In parallel, I am part of the SustainScapes research center and the Biodiverse Cities partnership, where I supervise a PhD project, in which we will assess user perceptions through co-created landscape visualizations (maps, models and physical installations) in Vilhelmsborg, Aarhus, in close collaboration with Aarhus Municipality.

Tightly connected to my research, I coordinate and teach a course in Global Change Biology. I see teaching as a privilege and passion, and an opportunity to integrate mutual learning with student-driven studies (see Pasgaard 2017).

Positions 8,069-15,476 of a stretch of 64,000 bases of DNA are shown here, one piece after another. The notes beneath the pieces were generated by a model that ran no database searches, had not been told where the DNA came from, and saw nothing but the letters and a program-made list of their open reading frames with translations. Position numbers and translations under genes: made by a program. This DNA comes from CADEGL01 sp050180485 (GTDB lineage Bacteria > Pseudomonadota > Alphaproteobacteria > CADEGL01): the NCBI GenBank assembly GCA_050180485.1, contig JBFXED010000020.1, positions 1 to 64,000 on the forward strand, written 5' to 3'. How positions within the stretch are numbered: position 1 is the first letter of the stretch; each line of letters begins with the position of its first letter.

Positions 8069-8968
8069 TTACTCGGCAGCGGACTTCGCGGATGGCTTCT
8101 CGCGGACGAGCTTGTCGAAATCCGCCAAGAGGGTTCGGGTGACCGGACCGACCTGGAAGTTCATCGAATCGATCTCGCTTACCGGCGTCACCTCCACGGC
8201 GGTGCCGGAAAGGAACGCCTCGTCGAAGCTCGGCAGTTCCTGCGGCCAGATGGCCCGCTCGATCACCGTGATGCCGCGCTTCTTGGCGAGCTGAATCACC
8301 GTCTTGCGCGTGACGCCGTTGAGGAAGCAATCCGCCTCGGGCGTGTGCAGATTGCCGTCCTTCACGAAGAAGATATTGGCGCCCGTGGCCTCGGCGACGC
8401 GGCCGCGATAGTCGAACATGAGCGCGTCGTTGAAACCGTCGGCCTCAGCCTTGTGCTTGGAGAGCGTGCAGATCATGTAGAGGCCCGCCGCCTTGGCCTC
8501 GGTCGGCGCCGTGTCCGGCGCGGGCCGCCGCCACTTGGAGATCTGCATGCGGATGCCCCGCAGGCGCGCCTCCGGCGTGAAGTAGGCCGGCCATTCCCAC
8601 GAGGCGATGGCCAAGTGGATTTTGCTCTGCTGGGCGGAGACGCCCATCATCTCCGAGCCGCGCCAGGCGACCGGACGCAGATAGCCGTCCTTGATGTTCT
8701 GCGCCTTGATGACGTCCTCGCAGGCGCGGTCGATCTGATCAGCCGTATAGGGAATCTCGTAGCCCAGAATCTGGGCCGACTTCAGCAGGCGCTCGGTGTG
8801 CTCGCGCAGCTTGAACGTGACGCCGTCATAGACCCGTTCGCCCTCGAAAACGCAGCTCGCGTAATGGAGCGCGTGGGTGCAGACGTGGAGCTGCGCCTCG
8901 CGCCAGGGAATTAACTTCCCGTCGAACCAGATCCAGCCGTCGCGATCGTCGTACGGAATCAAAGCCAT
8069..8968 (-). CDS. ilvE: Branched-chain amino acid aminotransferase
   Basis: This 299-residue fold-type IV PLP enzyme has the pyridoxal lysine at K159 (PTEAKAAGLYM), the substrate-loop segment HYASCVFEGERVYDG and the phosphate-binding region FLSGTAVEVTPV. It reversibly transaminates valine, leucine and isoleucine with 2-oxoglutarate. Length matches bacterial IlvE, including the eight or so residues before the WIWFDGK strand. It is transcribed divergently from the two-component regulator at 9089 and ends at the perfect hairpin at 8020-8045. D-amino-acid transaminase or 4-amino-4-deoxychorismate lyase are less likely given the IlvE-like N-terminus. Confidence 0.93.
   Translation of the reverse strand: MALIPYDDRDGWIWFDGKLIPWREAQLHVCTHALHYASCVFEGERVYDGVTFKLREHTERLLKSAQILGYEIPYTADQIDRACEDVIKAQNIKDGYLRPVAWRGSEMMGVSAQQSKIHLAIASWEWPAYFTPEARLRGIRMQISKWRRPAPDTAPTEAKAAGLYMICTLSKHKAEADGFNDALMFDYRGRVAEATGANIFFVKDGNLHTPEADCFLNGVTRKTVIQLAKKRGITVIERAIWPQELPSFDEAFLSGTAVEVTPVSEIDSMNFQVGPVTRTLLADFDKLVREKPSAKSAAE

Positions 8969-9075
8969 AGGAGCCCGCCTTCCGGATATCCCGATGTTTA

See further detail on this profile page or do not hesitate to reach out for more information.

Research areas

Nature protection and restoration
Society and citizens
Power and politics
Learning and knowledge sharing
South Africa
Biodiversity

Research areas

Wetlands
Restoration
Greenhouse gases
Carbon
Arctic Ocean
Primary production
Sea ice
Light
Algae
Photosynthesis
Light
Ecophysiology of plants
Carbon assimilation
Gas exchange
Nutrients
Photosynthesis
Greenhouse gases
Sea ice
Wetlands
Carbon balance